"Analyzing Cultural Data" - Lev Manovich's Spring 2015 course at The Graduate Center, CUNY



Analyzing Cultural Data

Spring 2014 semester / The Graduate Center, City University of New York
Wednesday, 4:15-6:15 pm / 3 credits
MALS 78500 / IDS 81650

Instructor: Dr. Lev Manovich, Professor, The Graduate Center, CUNY.
One of 50 most important people of 2014 (Verge Top 50 list, 2014;
one of 25 People Shaping the Future of Design (Complex, 2013)


Course description:

The explosive growth of social media and digitization of cultural artifacts by libraries and museums opened up exiting new possibilities for the study of cultural life. The “big data turn” already affected many fields in humanities (digital humanities, history, literary studies, art history, film studies, archeology, etc.), social sciences (e.g., computational sociology), and professional fields such as journalism and arts administration.

This course explores the possibilities, the methods, and the tools for working with cultural data sets. We will cover both small and big humanistic data and different data sources (images, video, texts, library collections, sensor data, etc.) Students will learn the practical techniques for organizing, analyzing and visualizing cultural datasets used leading open source tools. We will also discuss relevant readings and projects from a number of fields including digital art, artistic visualization, media theory, social computing, and science and technology studies.

The course is open to all graduate students, and does not require any previous technical knowledge. The practical tutorials and homework will be adjusted to fit students backgrounds and interests.

The course will use of some of the data sets from Dr. Manovich's Software Studies Initiative such as 10.5 million Instagram images shared in NYC in 2014.


Examples of projects from Software Studies Initiative:

Selfiecity
Phototrails
The Exceptional and the Everyday: 144 hours in Kyiv
One million manga pages


When do people share? Comparing Instagram activity in six global cities




120,000 images from six global cities organized by average hue (distance to the center). The angle of each image is the day/time it was shared. All images use their local times (i.e. we keep offsets between the time zones). Because the temporal patterns for each city overlap, we see a uniform global image 24/7 cycle, without any separation between times of day. (This visualization and the post: Lev Manovich.)


In this post we compare patterns in Instagram activity between six cities: Bangkok, Berlin, Moscow, New York, Sao Paolo and Tokyo.

The analysis uses 120,000 images (20,000 from each city). To create this dataset, we first downloaded details of all geo-tagged Instagram images shared in the central same size area in each city during our full week (December 4-11, 2013; over 660,000 images in total). We then downloaded a random sample of 20,000 images from each city.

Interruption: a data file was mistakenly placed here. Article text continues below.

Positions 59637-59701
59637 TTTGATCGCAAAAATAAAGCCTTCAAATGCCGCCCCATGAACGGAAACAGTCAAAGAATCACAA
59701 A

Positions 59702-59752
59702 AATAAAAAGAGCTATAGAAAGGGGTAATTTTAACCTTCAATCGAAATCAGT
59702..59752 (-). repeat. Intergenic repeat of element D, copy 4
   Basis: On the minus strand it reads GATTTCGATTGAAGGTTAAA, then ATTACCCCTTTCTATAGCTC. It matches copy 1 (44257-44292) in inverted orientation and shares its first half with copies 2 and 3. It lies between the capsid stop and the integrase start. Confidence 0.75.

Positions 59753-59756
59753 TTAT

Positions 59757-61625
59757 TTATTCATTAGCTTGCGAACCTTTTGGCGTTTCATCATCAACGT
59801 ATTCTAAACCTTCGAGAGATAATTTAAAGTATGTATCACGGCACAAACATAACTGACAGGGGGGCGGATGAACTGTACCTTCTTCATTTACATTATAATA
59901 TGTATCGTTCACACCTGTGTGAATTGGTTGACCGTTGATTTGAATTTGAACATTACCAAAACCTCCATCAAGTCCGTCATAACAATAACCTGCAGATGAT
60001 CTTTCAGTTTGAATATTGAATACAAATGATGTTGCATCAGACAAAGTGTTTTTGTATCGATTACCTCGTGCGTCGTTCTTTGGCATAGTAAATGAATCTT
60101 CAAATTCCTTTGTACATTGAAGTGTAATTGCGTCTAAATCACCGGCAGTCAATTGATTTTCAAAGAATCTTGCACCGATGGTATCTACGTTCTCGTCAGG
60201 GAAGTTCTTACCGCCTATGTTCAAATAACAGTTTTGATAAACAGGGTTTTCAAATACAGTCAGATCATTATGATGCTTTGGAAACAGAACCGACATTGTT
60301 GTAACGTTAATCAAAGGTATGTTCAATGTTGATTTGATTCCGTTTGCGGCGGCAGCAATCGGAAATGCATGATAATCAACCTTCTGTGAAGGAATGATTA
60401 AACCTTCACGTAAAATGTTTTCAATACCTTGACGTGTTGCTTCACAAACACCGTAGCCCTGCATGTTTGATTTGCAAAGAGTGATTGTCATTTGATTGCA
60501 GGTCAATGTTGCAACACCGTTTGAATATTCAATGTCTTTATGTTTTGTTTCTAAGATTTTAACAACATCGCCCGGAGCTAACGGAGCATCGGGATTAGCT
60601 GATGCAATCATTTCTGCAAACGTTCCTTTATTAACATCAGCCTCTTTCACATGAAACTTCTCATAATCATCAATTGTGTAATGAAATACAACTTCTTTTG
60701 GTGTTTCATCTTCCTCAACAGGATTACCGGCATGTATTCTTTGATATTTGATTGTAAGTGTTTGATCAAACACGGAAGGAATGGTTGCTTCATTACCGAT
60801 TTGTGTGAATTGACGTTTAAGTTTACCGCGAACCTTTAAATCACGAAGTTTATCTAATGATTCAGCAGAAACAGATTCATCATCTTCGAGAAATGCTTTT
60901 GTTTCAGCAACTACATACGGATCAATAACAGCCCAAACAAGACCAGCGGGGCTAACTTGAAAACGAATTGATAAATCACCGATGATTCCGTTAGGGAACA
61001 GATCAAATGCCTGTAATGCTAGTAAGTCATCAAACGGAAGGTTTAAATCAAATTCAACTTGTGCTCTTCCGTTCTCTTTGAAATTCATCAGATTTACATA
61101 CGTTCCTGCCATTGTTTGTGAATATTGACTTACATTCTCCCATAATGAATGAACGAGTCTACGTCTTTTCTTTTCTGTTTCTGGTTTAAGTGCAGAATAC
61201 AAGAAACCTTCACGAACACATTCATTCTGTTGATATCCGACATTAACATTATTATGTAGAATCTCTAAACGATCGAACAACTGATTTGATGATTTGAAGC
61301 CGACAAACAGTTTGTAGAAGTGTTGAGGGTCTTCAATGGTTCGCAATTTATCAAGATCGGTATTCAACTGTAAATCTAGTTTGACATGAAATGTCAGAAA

(This dataset was created as part of our Selficity project - see details below).



1. Numbers of Instagram images shared per hour in a 24 hour cycle

Berlin, Moscow, New York, and Sao Paolo have similar patterns: most images are shared between 1 and 11pm, with the peak around 7-8pm.

In Tokyo and Bangkok, there are two peaks: lunch time (1 or 2pm) and evening (7pm-11pm).





2. Numbers of Instagram images shared for every day of the week:

In most cities, people share most images on Saturday and Sunday. However, while in Berlin, Moscow and Tokyo and Bangkok, people appear to start their weekend already on Friday, in New York and Sao Paolo Friday is no different from previous weekdays.

(Because we are only using data for a single week, these patterns may not be typical. In particular, different Bangkok patterns maybe related to the political events in the city during that particular weeks.)





3. Number of Instagram users:

Our dataset contains twice as many users in New York than in Berlin -




4. Average number of images per user in each city:

- which means that while more people post on Instagram in NYC, on the average each user posts much fewer images (same as in Moscow and Sao Paolo)





Notes:

1. Capture time versus share time.

Instagram allows users to post any image from their phones - i.e. users are not limiting to capture and immediately post images with Instagram app. Therefore, the volume of sharing does not directly tell when people take pictures, but rather than they use the app to share them.


2. Dataset details.

To create our data set, we used Gnip service to download Instagram data and images, so we were not constrained by Instagram API download limits. Both Instagram and Gnip provide only publicaly shared images. We were only downloading images with location data, which represents only a part of all shared images.


Selfiecity receives Golden Award in a data visualization competition




Our project selfiecity has received Golden Award from 2014 Information is Beautiful competition.

Selfiecity is a collaboration between the outstanding team of data visualization designers and programmers - Moritz Stefaner, Dominicus Baur and Daniel Goddemeyer - and five members of Software Studies Initiative. The collaboration was a great experience for us. Everybody worked hard. Moritz was the heart of the project designing data visualizations and the web site and making sure all pieces come together.